An immigrant woman’s life from the Pale of Settlement To the Wobblies
FRIDAY, SEPTEMBER 21, 2018 5:30-6:30 P.M.
108 Civic Plaza Drive, Taos, NM 87571
FMI call SOMOS at 575-758-0081
Matilda Rabinowitz (1887–1963) immigrated to the United States from Ukraine at the age of thirteen. Radicalized by her experience in sweatshops, she became an organizer for Industrial Workers of the World from 1912 to 1914. “Big Bill” Haywood (a member with Elizabeth Gurley Flynn of Mabel Dodge’s salon) once wrote, “a book could be written about Matilda,” but her memoir was intended as a private story for her grandchildren, Robbin Légère Henderson among them. Henderson’s drawings illustrate Rabinowitz’s life in the Pale of Settlement, the journey to America, political awakening, work as an organizer, a turbulent romance, and her struggle to support herself and her child.
IWW LABOR ORGANIZER “Matilda Rabinowitz lived an extraordinary life, and this is an extraordinary document. Her memoirs, vivid and precise, are a vital contribution to the history of American radicalism, and more urgently relevant than ever. Robbin Légère
Henderson’s illustrations are nothing less than a marvel.”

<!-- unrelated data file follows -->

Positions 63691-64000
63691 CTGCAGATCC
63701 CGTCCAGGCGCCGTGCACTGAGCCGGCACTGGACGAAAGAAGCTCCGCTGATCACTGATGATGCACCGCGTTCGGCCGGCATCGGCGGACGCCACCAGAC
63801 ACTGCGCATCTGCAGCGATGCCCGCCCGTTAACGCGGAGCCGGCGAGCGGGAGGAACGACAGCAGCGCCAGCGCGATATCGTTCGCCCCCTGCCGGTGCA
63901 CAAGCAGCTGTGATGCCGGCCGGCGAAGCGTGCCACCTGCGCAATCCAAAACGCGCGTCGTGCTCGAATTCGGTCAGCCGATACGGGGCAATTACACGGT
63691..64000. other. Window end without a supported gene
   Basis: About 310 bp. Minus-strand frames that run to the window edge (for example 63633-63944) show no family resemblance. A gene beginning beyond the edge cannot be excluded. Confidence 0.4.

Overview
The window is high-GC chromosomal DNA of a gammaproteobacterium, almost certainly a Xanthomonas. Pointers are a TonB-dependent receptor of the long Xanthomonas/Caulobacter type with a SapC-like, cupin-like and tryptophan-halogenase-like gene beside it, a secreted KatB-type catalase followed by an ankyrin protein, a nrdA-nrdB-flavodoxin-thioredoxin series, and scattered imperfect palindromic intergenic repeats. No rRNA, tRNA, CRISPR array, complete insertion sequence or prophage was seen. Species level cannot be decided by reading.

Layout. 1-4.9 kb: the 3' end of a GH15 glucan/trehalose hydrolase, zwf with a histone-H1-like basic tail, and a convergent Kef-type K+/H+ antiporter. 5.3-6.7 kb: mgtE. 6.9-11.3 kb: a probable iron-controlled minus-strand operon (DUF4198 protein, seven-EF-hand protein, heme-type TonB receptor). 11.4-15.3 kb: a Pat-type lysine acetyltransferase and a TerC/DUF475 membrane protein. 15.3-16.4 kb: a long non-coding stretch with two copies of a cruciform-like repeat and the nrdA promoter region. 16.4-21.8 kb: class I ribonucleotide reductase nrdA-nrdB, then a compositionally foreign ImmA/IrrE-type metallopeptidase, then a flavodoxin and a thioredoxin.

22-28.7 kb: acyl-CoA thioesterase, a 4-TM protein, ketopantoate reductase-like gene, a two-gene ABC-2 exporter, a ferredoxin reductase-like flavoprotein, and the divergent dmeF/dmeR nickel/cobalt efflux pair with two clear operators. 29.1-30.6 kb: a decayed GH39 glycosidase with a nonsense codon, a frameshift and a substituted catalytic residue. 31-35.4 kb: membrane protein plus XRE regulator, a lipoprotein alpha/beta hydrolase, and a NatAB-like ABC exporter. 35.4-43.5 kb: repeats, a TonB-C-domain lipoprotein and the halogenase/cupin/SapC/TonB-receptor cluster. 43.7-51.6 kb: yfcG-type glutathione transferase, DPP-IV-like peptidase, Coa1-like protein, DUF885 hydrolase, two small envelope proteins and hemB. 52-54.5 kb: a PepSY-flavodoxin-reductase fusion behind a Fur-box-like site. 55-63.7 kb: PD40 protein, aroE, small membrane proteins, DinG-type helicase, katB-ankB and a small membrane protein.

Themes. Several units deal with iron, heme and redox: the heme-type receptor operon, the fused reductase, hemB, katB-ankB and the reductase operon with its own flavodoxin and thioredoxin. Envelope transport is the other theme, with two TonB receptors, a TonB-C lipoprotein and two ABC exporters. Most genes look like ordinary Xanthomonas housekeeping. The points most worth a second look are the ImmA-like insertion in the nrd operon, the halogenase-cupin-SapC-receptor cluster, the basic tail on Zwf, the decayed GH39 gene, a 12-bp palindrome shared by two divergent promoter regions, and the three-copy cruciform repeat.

—Ben Ehrenreich, author of The Way to the Spring
EMANCIPATED WOMAN “Matilda Rabinowitz, early twentieth-
century socialist and traveling IWW organizer, had a hard immigrant life, moving from one job to another, dedicated to the struggle but dragged down by love for the wrong man. Her unpublished memoir has been resurrected by her granddaughter, and the result has enough social and economic detail for any labor historian...”
—Meredith Tax, author of The Rising of the Women
IMMIGRANT “This amazing project... is a story of family separation
and reunion not over great distances, but across a gulf of time. This book
is a precious history. It is a partnership between a writer and a visual
artist, and ultimately it is a collaboration between the twentieth and
—Renny Pritikin, Chief Curator, Contemporary Jewish Museum